Kane County State's Attorney Brings Best Practices Idea to Illinois

Kane County State’s Attorney Brings Best Practices Idea to Illinois

The state of Illinois has put into place a new committee its sponsor says will “help eliminate false confessions, false identifications and false convictions in criminal prosecutions within the state of Illinois.”

According to a Wednesday press release distributed by the Kane County State’s Attorney’s Office, the Illinois State’s Attorneys Appellate Prosecutor has announced the enactment of Public Act 98-938, which establishes a Best Practices Committee within the State’s Attorneys Appellate Prosecutor to evaluate and recommend a best practices protocol on specific issues related to investigation and prosecution of serious criminal offenses.

Based on a national model being promoted by the Bureau of Justice Administration and pioneered in New York State, this is the first such committee that is established through legislation.

“This law was a great idea brought forth by Kane County State’s Attorney Joe McMahon,” said Illinois Rep. Tom Cross, co-sponsor of HB 5899. “It will help bring best practices standards for serious criminal prosecutions and will improve the justice systems for everyone in Illinois.”

Several states are developing informal committees using the BJA/New York model, but national calls for evidence-based policies make the creation of a legally recognized committee of experienced prosecutors both unique and important. Illinois Sen. Karen McConnaughay also co-sponsored HB 5899, which passed in a 56-0 vote by the state Senate.

“I’ve seen the kind of innovation that Joe McMahon has brought to his office, and his enthusiasm for this initiative is contagious,” McConnaughay said. “It’s time that our criminal justice policy be based on something more than a shocking headline, a bad case result, or feel-good reform that isn’t grounded in science and real-world experience.”

The initiative, along with the enactment of the new electronic search warrant law and the establishment of fitness hearing reforms, reflects the agency’s commitment to shaping criminal justice policy and practices and not merely reacting to changes in the law, society or technology.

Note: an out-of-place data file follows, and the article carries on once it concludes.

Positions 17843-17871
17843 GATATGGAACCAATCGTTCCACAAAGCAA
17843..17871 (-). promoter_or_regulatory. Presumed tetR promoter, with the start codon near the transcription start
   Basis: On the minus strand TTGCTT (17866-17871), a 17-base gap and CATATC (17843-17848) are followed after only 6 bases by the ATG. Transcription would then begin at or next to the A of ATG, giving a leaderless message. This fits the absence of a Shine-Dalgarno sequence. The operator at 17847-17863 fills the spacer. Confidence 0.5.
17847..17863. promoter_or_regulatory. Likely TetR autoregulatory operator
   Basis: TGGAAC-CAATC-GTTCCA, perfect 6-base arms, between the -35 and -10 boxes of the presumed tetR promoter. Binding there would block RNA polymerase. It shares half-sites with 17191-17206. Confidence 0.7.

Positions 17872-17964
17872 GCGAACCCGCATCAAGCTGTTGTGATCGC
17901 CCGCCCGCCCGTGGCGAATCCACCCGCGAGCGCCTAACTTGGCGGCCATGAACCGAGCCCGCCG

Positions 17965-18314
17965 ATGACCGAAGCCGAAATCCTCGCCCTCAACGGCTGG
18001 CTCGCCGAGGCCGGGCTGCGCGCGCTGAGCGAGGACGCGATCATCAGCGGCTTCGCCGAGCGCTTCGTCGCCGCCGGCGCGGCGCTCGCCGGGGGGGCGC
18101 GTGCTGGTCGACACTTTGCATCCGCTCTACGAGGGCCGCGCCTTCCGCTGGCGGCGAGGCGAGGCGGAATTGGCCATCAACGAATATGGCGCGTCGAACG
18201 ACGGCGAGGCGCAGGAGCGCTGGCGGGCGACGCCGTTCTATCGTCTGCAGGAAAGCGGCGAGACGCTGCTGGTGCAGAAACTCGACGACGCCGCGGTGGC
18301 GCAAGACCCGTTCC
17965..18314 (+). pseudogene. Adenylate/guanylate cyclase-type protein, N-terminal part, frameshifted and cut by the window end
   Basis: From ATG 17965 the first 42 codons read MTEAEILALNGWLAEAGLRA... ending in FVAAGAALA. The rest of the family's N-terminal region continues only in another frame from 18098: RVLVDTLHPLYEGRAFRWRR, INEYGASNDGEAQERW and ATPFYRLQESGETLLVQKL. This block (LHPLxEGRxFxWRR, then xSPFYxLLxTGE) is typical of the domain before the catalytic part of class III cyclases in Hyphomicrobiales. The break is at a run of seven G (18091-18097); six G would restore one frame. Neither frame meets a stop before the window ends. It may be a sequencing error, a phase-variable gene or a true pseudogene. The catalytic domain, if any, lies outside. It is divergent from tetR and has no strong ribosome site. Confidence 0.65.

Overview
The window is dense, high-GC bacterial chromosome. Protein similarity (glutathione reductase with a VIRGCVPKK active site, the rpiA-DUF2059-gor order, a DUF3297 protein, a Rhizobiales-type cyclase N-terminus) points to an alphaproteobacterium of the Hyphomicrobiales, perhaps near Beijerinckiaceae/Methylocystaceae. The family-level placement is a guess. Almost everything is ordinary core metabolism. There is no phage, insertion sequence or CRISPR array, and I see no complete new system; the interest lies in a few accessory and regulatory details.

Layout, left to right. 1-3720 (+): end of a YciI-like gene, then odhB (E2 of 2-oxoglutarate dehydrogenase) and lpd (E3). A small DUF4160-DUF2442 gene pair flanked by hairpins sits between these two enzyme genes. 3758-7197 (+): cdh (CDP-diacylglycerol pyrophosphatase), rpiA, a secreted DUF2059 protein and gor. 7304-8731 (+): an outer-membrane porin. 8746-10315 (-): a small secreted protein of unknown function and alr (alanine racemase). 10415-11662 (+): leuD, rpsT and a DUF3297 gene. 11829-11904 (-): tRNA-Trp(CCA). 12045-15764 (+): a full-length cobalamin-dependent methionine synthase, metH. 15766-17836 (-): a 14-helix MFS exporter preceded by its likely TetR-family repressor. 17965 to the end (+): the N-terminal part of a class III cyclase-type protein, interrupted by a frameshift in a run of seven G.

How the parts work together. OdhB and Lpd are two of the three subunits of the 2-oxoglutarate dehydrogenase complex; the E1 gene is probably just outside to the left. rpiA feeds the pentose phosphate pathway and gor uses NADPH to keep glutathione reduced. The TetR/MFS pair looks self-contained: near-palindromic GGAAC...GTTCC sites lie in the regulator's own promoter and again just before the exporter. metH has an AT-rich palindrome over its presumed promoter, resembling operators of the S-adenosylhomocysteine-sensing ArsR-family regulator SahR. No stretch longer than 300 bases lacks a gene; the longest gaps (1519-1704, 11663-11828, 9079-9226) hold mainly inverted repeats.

Patrick J. Delfino, director of the Illinois State’s Attorneys Appellate Prosecutor office, said the committee would help ensure consistency and effectiveness in criminal prosecution throughout Illinois.

“There is tremendous diversity among Illinois’ 102 state’s attorney’s offices we serve. Nearly half have no assistants while others have developed specialized units to combat domestic violence, gangs and even elder abuse,” he said. “Part of our job is to keep up with national developments and to educate and incorporate new approaches to our member prosecutors throughout the state. This committee will help us to do just that.”

According to the legislation, the committee will:

  1. Propose enhanced procedures relevant to the investigation and prosecution of criminal offenses.
  2. Collaborate with law enforcement partners in the development of enhanced procedures.
  3. Review public and private sector reports dealing with reduction of wrongful convictions.
  4. Identify and assess innovations to the criminal justice system.
  5. Examine scientific studies concerning new procedures.
  6. Create training programs for prosecutors and police on the best practice protocols developed by the Committee in collaboration with law enforcement.
  7. Review specific proposals submitted by the General Assembly by way of resolution and report back its findings and recommendations in a timely manner.